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Fig 6 - The Morning After
Yet as a whole the House plays its role displaying decor past it sell by date so to speak. The facades of the old Victorian mansion practically invite us to see to believe there a supernatural entity as we engage ourselves in that stereotype. Nevertheless key feature of the home give the nature of the establishment an air of evil. In respect such as the ornamental statue of the predecessor to the house and even the 2nd floor whole a gaping wide corridor leading to the main chambers. In the essence ‘the star of the film is undoubtedly the house, and once inside it begins not only to haunt the characters but the viewer too. Cinematographer Davis Boulton extrudes considerable atmosphere from the gothic splendour of the house.’ - Almar Haflidason
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Fig. 7 - Hill House
In conclusion, The Haunting is a must watch as it toys with our emotion. Without doubt making we think twice about turning of the lights. Wise use every element of this film to connect to his viewers. A few examples are the subtle movements, the clichés events and even the characters. Yes, the character can represent very much world as a divide on subject of supernatural and magic. For example ‘Dr John Markway’ represents the population that believes in science and how that paranormal activity can be explained through theory. To the other extreme Theodora represent the psychics that can speak and have interaction with the dead. As for Luke and Eleanor they do nothing more than represent the majority of the population - but from two different angles ‘those who believed that they have experienced supernatural activity’ (Nell) and the ‘Non-believers’ (Luke). Therefore, allowing us to see ourselves as them character and without doubt making the film seem a little too close to reality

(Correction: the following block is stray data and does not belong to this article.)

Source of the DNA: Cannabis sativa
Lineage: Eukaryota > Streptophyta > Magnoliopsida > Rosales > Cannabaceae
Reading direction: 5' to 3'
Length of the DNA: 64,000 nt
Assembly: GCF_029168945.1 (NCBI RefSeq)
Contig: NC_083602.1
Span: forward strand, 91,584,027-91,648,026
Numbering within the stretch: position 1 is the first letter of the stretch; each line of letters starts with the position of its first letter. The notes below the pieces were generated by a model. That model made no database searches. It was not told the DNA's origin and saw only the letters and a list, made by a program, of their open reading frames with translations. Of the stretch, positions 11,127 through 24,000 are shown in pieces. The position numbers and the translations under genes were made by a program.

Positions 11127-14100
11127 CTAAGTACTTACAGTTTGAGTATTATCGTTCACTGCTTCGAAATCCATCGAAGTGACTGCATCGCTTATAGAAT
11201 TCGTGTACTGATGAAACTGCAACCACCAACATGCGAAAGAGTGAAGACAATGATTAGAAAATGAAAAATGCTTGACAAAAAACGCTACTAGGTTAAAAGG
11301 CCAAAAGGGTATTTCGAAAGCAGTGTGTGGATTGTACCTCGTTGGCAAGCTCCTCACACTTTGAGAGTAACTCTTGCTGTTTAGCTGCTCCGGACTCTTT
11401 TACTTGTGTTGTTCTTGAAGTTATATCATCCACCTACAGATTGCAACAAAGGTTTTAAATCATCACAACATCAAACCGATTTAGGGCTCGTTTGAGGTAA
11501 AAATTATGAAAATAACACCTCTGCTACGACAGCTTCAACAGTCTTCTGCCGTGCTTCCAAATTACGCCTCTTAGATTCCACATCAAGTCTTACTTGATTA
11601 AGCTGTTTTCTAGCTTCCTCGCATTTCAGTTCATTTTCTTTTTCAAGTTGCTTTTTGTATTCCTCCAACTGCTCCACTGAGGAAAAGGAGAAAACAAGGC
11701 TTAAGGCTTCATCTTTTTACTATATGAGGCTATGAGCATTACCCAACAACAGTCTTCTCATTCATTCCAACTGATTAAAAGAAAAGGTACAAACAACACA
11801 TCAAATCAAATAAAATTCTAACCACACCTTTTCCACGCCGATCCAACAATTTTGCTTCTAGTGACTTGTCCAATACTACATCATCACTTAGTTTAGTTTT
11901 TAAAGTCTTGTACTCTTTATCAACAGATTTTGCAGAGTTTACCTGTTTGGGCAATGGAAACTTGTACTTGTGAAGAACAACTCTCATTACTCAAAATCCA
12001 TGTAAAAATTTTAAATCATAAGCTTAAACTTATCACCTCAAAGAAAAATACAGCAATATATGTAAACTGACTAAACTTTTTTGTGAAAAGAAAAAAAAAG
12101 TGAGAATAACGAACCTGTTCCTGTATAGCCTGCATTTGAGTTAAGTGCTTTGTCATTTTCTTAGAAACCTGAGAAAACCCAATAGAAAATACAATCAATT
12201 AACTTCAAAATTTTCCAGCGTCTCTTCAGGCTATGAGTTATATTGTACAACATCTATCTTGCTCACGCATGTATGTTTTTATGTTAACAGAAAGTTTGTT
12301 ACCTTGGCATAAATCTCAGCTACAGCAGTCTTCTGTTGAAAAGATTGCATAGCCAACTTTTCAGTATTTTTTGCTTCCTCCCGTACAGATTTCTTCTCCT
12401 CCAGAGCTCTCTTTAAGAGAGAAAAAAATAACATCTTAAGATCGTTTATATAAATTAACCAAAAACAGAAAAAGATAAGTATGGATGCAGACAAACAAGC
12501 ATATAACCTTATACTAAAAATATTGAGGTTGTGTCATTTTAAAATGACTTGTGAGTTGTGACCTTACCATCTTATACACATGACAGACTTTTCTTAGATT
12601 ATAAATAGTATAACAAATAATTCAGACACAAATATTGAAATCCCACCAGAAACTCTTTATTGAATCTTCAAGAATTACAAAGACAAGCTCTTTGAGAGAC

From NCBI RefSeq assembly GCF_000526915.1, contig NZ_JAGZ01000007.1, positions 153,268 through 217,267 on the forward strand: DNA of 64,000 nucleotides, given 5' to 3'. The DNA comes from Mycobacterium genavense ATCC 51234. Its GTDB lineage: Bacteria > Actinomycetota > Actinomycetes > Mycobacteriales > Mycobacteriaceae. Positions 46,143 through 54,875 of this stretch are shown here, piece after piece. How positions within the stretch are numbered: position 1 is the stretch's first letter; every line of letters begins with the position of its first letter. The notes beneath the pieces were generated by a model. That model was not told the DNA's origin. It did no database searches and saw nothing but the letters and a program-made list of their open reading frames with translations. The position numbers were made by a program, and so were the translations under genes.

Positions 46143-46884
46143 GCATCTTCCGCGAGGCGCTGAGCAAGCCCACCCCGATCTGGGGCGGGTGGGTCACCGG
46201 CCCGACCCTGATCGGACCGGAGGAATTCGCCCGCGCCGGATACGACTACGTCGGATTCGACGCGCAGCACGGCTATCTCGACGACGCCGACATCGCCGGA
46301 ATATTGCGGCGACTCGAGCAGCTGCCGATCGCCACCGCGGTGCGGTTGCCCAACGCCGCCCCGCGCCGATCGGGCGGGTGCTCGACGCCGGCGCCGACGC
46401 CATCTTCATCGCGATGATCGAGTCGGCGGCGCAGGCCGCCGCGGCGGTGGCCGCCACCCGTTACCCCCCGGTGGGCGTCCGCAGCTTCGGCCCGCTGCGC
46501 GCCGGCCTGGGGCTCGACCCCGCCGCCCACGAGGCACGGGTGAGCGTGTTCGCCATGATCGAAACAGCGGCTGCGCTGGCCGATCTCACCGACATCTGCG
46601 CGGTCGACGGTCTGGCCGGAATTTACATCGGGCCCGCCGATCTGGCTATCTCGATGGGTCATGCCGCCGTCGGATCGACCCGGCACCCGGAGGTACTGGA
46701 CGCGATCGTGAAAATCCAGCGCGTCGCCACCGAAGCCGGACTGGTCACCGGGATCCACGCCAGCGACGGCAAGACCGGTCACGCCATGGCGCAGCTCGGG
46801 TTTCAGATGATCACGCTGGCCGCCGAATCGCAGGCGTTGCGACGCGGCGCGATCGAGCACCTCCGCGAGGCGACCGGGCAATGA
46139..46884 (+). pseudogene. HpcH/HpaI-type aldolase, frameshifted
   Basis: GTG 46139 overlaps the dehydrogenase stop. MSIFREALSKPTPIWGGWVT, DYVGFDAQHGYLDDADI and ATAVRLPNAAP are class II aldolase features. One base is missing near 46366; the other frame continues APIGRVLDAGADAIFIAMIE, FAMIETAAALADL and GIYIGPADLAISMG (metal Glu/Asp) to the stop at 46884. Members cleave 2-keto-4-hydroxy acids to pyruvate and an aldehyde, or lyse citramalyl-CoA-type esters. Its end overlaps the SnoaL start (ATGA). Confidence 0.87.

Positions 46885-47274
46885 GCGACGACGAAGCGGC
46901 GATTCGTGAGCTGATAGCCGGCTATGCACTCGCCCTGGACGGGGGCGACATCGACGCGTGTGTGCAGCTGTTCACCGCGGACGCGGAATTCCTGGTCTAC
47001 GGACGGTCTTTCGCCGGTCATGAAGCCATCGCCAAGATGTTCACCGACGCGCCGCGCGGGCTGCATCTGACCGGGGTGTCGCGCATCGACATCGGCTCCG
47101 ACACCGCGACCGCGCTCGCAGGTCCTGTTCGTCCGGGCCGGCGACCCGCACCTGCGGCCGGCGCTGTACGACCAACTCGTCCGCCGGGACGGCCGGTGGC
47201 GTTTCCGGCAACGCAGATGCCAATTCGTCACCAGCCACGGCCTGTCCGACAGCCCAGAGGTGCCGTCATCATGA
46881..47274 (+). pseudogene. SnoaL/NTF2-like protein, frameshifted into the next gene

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Fig 8 - The Final Assualt - Everyone Stares As The Doors Bellow And The Knocking Begins







Bibliography


 (Accessed on10.01.11)

Film4. The Haunting http://www.film4.com/reviews/1963/the-haunting
 (Accessed on10.01.11)

Haflidason, Almar. (2000) The Haunting 1963 http://www.film4.com/reviews/1963/the-haunting
 (Accessed on10.01.11)


List Of Illustrations



Fig 1 Wise,Robert (1963) The Haunting' Cinema Posting
[Film Poster] From:The Haunting


Fig 2 Wise,Robert (1963) Nell Drawn Up The Stairs
[Film Still] From:The Haunting

Fig 3 Wise,Robert (1963) Knock Knock...Nell and Theodora Scared
[Film Still] From:The Haunting

Fig 4 Wise,Robert (1963)  Luke Hiting On  Theadora
[Film Still] From:The Haunting

Fig 5 Wise,Robert (1963)  Cowaring again
[Film Still] From:The Haunting

Fig 6 Wise,Robert (1963) The Morning After
[Film Still] From:The Haunting


Fig 7 Wise,Robert (1963) Hill House
[Film Still] From:The Haunting


Fig 8 Wise,Robert (1963) The Final Assualt - Everyone Stares As The Doors Bellow And The Knocking Begins
[Film Still] From:The Haunting